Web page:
Software lockout


In multiprocessor computer systems, software lockout is the issue of performance degradation due to the idle wait times spent by the CPUs in kernel-level critical sections Software lockout is the major cause of scalability degradation in a multiprocessor system, posing a limit on the maximum useful number of processors To mitigate the phenomenon, the kernel must be designed to have its critical sections as short as possible, therefore decomposing each data structure in smaller substructures

Contents

  • 1 Kernel-level critical sections
  • 2 Analytical studies
  • 3 Software lockout mitigation
  • 4 See also
  • 5 Notes
  • 6 References
  • 7 Further reading

Kernel-level critical sectionsedit

In most multiprocessor systems, each processor schedules and controls itself, therefore there's no "supervisor" processor,1 and kernel data structures are globally shared; sections of code that access those shared data structures are critical sections This design choice is made to improve scaling, reliability and modularity1 Examples of such kernel data structure are ready list and communication channels

A "conflict" happens when more than one processor is trying to access the same resource a memory portion at the same time To prevent critical races and inconsistency, only one processor CPU at a given time is allowed to access a particular data structure a memory portion, while other CPUs trying to access at the same time are locked-out, waiting in idle status12

Three cases can be distinguished when this idle wait is either necessary, convenient, or not convenient The idle wait is necessary when the access is to a ready list for a low level scheduling operation The idle wait is not necessary but convenient in the case of a critical section for synchronization/IPC operations, which require less time than a context switch executing another process to avoid idle wait Idle wait is instead not convenient in case of a kernel critical section for device management, present in monolithic kernels only A microkernel instead falls on just the first two of the above cases

In a multiprocessor system, most of the conflicts are kernel-level conflicts, due to the access to the kernel level critical sections, and thus the idle wait periods generated by them have a major impact in performance degradation This idle wait time increases the average number of idle processors and thus decreases scalability and relative efficiency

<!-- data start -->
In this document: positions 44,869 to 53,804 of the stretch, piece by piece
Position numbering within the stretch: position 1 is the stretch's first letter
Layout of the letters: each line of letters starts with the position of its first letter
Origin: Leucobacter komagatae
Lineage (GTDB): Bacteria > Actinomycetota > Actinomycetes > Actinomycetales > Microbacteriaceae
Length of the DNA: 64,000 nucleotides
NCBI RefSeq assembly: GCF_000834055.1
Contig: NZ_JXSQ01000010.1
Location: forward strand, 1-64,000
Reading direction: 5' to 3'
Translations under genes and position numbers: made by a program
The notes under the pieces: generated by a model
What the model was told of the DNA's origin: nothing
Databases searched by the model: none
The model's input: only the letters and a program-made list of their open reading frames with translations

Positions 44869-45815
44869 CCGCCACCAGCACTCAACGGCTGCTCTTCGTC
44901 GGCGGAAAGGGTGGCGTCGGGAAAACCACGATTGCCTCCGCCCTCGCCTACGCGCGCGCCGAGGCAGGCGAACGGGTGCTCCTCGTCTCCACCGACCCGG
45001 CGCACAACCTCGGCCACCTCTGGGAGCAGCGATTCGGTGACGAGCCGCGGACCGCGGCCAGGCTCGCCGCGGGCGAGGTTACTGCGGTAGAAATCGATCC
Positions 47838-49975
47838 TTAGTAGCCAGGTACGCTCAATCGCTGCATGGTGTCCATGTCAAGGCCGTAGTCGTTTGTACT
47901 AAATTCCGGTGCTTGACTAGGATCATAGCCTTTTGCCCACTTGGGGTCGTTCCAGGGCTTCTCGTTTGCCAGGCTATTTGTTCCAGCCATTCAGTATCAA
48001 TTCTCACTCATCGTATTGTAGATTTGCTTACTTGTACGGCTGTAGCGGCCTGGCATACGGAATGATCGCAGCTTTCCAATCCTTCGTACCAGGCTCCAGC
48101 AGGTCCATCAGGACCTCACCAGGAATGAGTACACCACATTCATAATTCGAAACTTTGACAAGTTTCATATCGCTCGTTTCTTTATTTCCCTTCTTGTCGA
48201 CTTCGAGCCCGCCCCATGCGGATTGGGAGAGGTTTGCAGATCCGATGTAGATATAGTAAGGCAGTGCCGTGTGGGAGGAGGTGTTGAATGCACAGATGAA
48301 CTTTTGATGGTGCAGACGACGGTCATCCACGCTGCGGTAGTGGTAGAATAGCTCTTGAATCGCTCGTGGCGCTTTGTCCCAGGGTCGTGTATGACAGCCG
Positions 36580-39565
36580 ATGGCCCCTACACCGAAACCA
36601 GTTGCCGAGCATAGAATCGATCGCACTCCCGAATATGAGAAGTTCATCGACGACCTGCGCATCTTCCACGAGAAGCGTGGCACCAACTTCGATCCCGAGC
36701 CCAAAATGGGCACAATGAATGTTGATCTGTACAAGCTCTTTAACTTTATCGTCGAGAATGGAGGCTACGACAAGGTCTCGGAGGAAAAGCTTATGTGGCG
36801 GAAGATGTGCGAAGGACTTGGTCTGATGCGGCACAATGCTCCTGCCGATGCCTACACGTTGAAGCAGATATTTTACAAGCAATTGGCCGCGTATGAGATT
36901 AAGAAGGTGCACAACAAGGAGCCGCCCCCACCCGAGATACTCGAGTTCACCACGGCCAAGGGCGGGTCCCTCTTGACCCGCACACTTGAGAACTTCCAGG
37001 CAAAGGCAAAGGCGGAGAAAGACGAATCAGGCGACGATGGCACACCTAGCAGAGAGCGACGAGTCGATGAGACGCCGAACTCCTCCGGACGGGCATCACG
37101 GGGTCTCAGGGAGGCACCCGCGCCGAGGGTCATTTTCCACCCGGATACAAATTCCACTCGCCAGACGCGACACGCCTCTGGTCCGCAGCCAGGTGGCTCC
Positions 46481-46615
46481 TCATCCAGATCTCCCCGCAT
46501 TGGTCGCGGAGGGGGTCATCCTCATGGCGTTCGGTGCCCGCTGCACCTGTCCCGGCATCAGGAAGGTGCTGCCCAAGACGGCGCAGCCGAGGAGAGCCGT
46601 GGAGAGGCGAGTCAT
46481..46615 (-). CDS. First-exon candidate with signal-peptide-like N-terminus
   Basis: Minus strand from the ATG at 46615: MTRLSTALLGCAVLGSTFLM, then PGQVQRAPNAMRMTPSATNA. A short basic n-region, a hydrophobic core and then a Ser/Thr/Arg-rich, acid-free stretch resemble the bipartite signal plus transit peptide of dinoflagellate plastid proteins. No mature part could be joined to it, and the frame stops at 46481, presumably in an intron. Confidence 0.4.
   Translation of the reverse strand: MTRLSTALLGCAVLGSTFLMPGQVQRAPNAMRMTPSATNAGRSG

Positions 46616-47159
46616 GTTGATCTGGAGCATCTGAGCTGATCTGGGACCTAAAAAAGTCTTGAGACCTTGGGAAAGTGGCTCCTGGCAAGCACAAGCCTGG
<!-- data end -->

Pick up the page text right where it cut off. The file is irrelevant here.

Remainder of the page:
Analytical studiesedit

Taking as parameters the average time interval spent by a processor in kernel level critical sections L, for time in locked state, and the average time interval spent by a processor in tasks outside critical sections E,1 the ratio L/E is crucial in evaluating software lockout

Typical values for L/E range from 001 to 013 In a system with a L/E ratio of 005, for instance, if there are 15 CPUs, it is expected that on average 1 CPU will always be idle;3 with 21 CPUs, 28 will be idle;4 with 40 CPUs, 19 will be idle; with 41 CPUs, 20 will be idle3 Therefore adding more than 40 CPUs to that system would be useless In general, for each L/E value, there's a threshold for the maximum number of useful CPUs

Software lockout mitigationedit

To reduce the performance degradation of software lockout to reasonable levels L/E between 005 and 01, the kernel and/or the operating system must be designed accordingly Conceptually, the most valid solution is to decompose each kernel data structure in smaller independent substructures, having each a shorter elaboration time This allows more than one CPU to access the original data structure

Many uniprocessor systems with hierarchical protection domains have been estimated to spend up to 50% of the time performing "supervisor mode" operations If such systems were adapted for multiprocessing by setting a lock at any access to "supervisor state", L/E would easily be greater than 1,3 resulting in a system with the same bandwidth of the uniprocessor despite the number of CPUs

See alsoedit

  • Amdahl's law
  • Dependency issues on Superscalar architectures
  • Concurrency control § Concurrency control mechanisms
  • Schedule computer science § Serializable
  • Serializability

Notesedit

  1. ^ a b c d Madnick 1968, p19
  2. ^ Saltzer, Jerome Traffic control in a multiplexed computer system MIT Project MAC MAC-TR-30 June 1966
  3. ^ a b c d Madnick 1968, p20
  4. ^ Raynor 76, p62

Referencesedit

  • Madnick, Stuart Elliot 1 1968 Multi-processor software lockout2 Proceedings of the 1968 23rd ACM national conference, pp 19 – 24
  • M Dubois, F Briggs The run-time efficiency of parallel asynchronous algorithms IEEE Transactions on Computers, November 1991 Vol 40, No 11 pp 1260–1266
  • Randy J Raynor, John M Gwynn, JrMinimization of supervisor conflict for multiprocessor computer systems ACM SIGSIM Simulation Digest Volume 7, Issue 4 July 1976 pp 61 – 69

Further readingedit

  • Rodgers, David P 1985 Improvements in multiprocessor system design ACM SIGARCH Computer Architecture News archive Volume 13, Issue 3 June 1985 table of contents Special Issue: Proceedings of the 12th annual International Symposium on Computer Architecture ISCA '85 Pages: 225 - 231 Year of Publication: 1985 ISSN 0163-5964 Also published in International Symposium on Computer Architecture, Proceedings of the 12th annual international symposium on Computer architecture, 1985, Boston, Massachusetts, United States
  • Jörg Cordsen, Wolfgang Schröder-Preikschat Towards a Scalable Kernel Architecture In: Proceedings of the Autumn 1992 Openforum Technical Conference pp 15-33, Utrecht, The Netherlands, November 23-27, 1992


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